"Fat tails" in finance

 

 

"Fat tails" is a statistical phenomenon,  it appears in financial data tas well as in  other fields that involve human activity.

You should understand that this phenomenon has no mathematical solution, i.e.  we cannot eliminate this phenomenon using some smart or very smart algorithms. Take it as "Memento mori" - the fact we have to accept whether we like it or not. This is the environment we live in.

Briefly "fat tails" phenomena may be formed this way: the power of accidental factor (or we think that this factor is accidental) is  much more higher  than your common sense says you.

Here are some examples:

#1 impossible big drop: I would like to start with a classical example, example that is responsible (as I understand) for the name "fat tails".

Let's imagine that it is not the year 2016 now, but the year 1987. on October 19, 1987 S&P500 dropped more than 20%,  the largest one-day percentage decline.  The last drop in 1929 was much more smoother: though within a month Dow lost 45%, it was a gradually distributed decline (the biggest drop of 12.82% has occurred on October 28).

We ask ourselves: how often this huge drop may happen in the future, from statistical point of view?

 

I tell you how I would think then, in 1987, being a young scientist recently graduated from my University. From my point of view, it would be an elementary task, an easy one: we need to calculate a standard deviation for the percentage of one-day price change. Here it is, 0.8%

Then we need to calculate sigma for this drop. The sigma for 20% price drop is: sigma=20%/0.8%=25. Ooops!

25 is a huge value of sigma. For a recent graduate studied the classical statistics, it says that 20% drop is practically impossible. There is simply no tables for sigma's value as 25. The biggest sigma in the tables I have is 6, and from the point of view of the classical statistics it means that 4.8% drop happens once in 4,000,000 years.

From the point of view of a trader, the situation looks differently: he/she has seen 4.8%+ drops before (1946, 1962). It means that something is wrong with our calculations. Technically it means that we cannot apply standard statistical formulas that were used to calculate that probability. Standard formulas are based on normal distribution and they underestimate big changes of the price movement, This is why they call it "fat tails" effect: the probability of big changes is much more higher than the normal distribution suggests. It means that "tails" of histogram are more bold than  in normal distribution:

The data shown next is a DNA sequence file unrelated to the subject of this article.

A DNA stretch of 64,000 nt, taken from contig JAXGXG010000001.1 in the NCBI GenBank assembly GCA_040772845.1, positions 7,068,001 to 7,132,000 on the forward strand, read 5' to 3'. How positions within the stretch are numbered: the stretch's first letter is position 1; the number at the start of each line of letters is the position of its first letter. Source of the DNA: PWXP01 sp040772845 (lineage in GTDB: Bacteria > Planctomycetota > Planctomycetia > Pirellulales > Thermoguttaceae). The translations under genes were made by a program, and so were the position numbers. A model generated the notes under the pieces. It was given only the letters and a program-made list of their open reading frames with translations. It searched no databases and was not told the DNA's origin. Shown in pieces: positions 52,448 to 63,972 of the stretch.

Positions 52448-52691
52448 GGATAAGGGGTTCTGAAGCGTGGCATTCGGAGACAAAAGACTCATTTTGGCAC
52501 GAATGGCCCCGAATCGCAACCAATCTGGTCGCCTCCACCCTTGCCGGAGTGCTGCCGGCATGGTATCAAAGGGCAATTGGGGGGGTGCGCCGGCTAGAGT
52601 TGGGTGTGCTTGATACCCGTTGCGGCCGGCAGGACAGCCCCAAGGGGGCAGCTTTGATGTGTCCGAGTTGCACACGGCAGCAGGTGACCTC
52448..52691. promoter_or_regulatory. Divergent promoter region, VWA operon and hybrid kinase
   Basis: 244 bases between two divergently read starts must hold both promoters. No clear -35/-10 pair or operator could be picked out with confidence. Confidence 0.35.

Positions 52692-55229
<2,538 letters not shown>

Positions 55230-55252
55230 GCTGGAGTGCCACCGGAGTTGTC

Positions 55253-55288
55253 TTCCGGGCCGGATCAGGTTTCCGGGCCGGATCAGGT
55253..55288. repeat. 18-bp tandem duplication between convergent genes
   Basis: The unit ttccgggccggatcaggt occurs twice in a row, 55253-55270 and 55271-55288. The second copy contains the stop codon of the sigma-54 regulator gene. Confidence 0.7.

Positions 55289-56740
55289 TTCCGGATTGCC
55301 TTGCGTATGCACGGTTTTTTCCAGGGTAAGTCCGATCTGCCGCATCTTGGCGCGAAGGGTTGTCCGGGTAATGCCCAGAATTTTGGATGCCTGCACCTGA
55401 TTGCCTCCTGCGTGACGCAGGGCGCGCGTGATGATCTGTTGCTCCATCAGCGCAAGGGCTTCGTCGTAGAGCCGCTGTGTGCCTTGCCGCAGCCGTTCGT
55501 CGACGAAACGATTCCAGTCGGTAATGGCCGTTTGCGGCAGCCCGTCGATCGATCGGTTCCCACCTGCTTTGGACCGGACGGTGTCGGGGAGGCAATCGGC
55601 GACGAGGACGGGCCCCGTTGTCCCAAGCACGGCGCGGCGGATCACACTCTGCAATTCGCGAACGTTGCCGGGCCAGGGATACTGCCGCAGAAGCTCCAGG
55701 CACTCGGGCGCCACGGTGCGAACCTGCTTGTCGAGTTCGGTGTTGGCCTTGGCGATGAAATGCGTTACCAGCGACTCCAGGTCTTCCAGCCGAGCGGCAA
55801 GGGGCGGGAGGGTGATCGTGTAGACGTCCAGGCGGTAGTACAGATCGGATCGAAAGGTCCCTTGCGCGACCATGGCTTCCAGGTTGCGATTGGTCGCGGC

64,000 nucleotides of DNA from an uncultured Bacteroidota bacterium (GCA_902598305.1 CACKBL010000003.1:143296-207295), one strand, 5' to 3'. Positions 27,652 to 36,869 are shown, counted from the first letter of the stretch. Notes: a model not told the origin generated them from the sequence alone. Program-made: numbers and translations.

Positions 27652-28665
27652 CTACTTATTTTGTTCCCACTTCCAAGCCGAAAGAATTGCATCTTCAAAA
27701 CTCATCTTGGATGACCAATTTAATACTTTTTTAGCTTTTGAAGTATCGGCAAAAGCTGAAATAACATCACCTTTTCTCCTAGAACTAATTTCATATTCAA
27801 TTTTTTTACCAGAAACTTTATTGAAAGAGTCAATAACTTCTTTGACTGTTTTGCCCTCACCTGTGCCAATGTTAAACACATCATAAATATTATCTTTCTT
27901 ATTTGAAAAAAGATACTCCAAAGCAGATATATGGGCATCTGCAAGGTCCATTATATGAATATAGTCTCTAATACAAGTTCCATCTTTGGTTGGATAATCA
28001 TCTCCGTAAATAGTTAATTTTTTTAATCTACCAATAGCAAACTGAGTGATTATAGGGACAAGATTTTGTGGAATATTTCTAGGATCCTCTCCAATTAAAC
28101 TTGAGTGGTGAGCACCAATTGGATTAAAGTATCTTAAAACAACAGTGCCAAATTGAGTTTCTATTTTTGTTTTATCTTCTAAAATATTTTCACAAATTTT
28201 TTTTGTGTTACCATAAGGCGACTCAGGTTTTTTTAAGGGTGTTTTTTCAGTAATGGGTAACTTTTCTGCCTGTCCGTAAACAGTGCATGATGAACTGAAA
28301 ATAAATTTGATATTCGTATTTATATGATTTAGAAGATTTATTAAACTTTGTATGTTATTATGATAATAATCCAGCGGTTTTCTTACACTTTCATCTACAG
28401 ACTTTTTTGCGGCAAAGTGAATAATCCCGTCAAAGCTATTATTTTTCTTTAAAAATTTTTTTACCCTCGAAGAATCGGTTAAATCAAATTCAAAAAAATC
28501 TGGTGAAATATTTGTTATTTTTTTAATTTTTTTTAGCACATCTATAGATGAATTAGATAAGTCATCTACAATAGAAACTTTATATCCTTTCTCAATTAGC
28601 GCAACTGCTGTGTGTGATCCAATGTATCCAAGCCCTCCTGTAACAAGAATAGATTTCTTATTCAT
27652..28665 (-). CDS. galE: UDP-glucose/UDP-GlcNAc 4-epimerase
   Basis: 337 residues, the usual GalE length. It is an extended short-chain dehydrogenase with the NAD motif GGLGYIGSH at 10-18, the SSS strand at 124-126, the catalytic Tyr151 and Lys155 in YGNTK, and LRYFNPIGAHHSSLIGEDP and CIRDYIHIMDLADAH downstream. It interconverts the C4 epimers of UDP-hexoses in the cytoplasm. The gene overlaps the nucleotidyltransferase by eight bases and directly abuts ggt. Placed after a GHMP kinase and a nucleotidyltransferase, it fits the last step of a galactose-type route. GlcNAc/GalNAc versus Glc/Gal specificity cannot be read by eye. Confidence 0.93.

This subject is explained here: http://www.timingsolution.com/TS/Articles/cds/index.htm

#2 impossible big win/loss ratio: This is a model calculated with Timing Solution software. The Efficiency test shows us the information regarding trades around these vertical lines; we make 14 long winning trades versus 2 loss trades, 87% winning trades:

 

We could create similar vertical lines that go right to the future, as far as we need. The question is: Can we trust these results? In other words, can we prolong this model into the future and trade in the future with 87% accuracy?

Let's analyze this phenomenon from the point of view of the normal distributed statistics which is based on one simple idea: we dice a coin; if it is a head - I win; if tail - I lose. I diced that coin 11 times, and I win 10 times losing just one time. Would you like to use this coin for your play? Definitely yes, this coin has provided much more winning cases for me, you would expect that it will work the same way for you, why not?. But... Common sense tells us that  something is wrong with that coin, it likes "heads" more than "tails". This is not an occasional fact; the probability that it is not some chance is 100x(1-1/2^9)=99.8%.

Now let's go back to our stock market example. Can we use the above strategy to trade using our own trading account? Would you put your money on it? Your common sense should tell you: there is some pitfall there. And your common sense is right: in our example we analyze the price chart since 2012 when the market was in a very strong trend.

 

If we extend the analyzed period to cover uptrend and downtrend zones, our results become not so impressive - 32 ups versus 24 downs:

 

 

 

You see, in these two examples we tried to apply standard statistical formula to estimate financial parameters and in both cases we failed in our estimations. This is why I wrote this class - be careful when somebody uses standard statistical formula.

One more example: somebody has invented a trading system that makes 100 trades, and 70 of them are winning trades. With the probability of 99.5%, this is not an occasional fact. However, it does not mean that the next 100 trades will be so good.